On a more grave note, a 15-year-old California high school student was a recent victim of the bystander effect on Saturday when she was gang raped outside of her school while the annual homecoming dance was going on inside. Investigators stated that as many as 15 male individuals gathered to observe the crime without notifying the police or trying to help the victim, with some eventually participating in the act. The victim was left unconscious in critical condition under a bench.

Now, I don’t doubt the legitimacy of such a psychological phenomenon as the bystander effect, but I think it is only responsible to qualify that individuals have to have a certain mental or moral weakness in order to be swept up in such an effect. If your parents raised you to have a strong moral backbone, you would immediately recognize a rape for what it was no matter how many people were standing around gawking or even cheering, and you would know to do the right thing either by intervening or contacting the authorities.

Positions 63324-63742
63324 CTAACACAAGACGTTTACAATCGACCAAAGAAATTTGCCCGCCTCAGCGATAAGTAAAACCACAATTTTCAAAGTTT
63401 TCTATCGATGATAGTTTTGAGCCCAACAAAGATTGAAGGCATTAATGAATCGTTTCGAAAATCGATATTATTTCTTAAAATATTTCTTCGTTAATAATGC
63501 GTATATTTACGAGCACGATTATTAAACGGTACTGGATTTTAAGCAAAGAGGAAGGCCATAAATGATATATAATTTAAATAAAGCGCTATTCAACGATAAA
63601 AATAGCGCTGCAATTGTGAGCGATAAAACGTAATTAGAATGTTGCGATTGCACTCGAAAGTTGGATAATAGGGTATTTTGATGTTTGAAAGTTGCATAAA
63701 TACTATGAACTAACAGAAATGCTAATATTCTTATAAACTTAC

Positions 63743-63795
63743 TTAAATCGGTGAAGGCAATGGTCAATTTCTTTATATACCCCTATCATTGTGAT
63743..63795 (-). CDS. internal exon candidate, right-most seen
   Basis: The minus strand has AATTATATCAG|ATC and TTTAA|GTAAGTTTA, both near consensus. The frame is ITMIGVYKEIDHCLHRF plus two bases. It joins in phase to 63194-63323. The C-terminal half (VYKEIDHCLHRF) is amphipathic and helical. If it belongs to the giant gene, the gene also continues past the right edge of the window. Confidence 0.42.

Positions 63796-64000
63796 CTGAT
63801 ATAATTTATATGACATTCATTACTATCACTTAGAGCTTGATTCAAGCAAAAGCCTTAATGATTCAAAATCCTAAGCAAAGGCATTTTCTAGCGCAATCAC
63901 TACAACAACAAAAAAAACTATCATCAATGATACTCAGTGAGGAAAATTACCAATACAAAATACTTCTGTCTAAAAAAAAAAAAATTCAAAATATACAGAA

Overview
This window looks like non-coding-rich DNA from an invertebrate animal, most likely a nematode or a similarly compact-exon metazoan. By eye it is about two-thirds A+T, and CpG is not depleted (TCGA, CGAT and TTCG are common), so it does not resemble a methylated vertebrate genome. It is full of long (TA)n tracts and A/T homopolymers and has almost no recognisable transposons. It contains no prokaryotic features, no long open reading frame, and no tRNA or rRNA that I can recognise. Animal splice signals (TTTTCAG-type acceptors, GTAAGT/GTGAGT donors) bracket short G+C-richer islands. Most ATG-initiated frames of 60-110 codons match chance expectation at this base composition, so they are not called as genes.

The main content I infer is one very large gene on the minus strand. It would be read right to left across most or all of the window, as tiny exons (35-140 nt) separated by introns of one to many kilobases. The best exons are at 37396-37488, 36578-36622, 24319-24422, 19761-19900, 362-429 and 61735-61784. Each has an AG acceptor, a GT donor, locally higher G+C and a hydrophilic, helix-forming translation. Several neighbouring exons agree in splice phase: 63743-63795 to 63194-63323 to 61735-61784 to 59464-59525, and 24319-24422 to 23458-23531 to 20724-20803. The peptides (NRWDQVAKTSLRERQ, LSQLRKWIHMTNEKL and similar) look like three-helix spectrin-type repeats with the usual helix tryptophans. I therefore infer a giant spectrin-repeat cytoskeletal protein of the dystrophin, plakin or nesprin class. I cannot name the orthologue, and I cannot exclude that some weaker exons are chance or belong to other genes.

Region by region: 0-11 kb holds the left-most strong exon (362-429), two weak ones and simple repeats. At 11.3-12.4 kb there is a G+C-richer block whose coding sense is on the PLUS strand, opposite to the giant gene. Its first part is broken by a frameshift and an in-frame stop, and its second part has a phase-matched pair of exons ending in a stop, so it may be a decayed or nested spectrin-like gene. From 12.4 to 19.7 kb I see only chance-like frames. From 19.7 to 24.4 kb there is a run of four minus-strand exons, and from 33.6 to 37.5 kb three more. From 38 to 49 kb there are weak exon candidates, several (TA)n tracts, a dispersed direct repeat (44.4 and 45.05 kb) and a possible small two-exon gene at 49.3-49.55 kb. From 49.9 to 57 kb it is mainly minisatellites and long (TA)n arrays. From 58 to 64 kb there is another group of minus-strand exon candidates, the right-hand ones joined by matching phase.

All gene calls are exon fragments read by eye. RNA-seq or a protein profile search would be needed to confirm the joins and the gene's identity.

Some people may try to claim that the individuals in question were possibly scared of what the perpetrator(s) would do, but that claim is rendered null and void by the simple fact that any of those individuals could have easily removed themselves from the scene and contacted the police to handle the situation – they did not need to physically rescue the victim in order to help the situation. Instead, these individuals chose to watch the proceedings like some sick voyeurs watching a twisted rape fetish porno.

One has to wonder how we as human beings have become so apathetic that we can just stand around when someone is in need of help right in front of us and justify to ourselves that we don’t need to intervene or help because “someone else will” even when we are in no real danger ourselves.

Thankfully, the victim is now in stable conditions thanks to the efforts of the Richmond police and the staff at the area hospital to which she was flown… and no thanks to the worthless, spineless individuals who decided that it wasn’t their responsibility to do what was right and stop the rapists.

Source: CNN

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  1. adiblogger